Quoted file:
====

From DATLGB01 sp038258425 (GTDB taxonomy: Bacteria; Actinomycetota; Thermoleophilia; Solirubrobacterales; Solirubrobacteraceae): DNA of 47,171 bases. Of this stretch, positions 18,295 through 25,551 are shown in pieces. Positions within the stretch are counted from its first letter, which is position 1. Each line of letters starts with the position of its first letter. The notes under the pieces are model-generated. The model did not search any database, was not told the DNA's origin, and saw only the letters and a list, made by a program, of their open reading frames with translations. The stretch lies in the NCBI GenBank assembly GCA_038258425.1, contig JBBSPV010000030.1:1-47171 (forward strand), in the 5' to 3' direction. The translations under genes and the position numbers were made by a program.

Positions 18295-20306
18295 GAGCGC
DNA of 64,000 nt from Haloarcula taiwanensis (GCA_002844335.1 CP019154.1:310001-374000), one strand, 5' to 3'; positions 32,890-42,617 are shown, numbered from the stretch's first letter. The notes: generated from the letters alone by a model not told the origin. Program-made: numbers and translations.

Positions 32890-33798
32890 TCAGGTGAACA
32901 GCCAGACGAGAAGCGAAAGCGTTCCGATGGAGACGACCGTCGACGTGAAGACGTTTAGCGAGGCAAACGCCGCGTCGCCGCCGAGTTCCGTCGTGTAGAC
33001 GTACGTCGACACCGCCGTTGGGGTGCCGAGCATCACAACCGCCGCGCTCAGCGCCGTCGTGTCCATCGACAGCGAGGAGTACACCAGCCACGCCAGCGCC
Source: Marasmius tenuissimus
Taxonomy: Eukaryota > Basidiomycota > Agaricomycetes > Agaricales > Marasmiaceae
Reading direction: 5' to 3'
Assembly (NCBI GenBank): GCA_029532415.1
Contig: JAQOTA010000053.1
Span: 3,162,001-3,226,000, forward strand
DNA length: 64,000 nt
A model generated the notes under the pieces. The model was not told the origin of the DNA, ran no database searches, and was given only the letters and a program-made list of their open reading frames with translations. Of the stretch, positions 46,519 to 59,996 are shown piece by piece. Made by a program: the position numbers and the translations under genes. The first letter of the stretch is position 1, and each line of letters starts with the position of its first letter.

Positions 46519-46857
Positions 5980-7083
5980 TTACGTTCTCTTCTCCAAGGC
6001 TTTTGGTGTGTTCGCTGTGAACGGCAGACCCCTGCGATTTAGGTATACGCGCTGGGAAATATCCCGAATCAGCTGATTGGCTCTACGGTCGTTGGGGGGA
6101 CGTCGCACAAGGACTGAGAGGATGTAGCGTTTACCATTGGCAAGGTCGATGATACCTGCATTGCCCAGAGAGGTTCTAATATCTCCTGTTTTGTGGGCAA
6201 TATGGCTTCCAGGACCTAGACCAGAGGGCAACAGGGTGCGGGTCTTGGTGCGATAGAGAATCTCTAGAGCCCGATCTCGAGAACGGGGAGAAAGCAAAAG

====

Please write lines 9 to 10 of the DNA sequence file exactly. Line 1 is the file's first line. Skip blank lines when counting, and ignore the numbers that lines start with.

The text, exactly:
Source: Marasmius tenuissimus
Taxonomy: Eukaryota > Basidiomycota > Agaricomycetes > Agaricales > Marasmiaceae